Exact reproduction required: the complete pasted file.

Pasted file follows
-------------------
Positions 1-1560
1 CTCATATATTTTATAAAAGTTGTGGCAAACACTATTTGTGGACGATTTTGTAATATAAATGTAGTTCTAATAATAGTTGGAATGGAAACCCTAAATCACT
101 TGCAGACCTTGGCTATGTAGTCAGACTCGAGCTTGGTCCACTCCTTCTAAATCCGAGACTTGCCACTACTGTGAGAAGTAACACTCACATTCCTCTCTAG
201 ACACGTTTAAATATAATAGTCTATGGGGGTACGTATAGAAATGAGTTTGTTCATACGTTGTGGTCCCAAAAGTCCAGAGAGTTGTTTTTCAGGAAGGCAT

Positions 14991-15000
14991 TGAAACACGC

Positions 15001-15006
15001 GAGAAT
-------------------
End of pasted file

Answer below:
Positions 1-1560
1 CTCATATATTTTATAAAAGTTGTGGCAAACACTATTTGTGGACGATTTTGTAATATAAATGTAGTTCTAATAATAGTTGGAATGGAAACCCTAAATCACT
101 TGCAGACCTTGGCTATGTAGTCAGACTCGAGCTTGGTCCACTCCTTCTAAATCCGAGACTTGCCACTACTGTGAGAAGTAACACTCACATTCCTCTCTAG
201 ACACGTTTAAATATAATAGTCTATGGGGGTACGTATAGAAATGAGTTTGTTCATACGTTGTGGTCCCAAAAGTCCAGAGAGTTGTTTTTCAGGAAGGCAT

Positions 14991-15000
14991 TGAAACACGC

Positions 15001-15006
15001 GAGAAT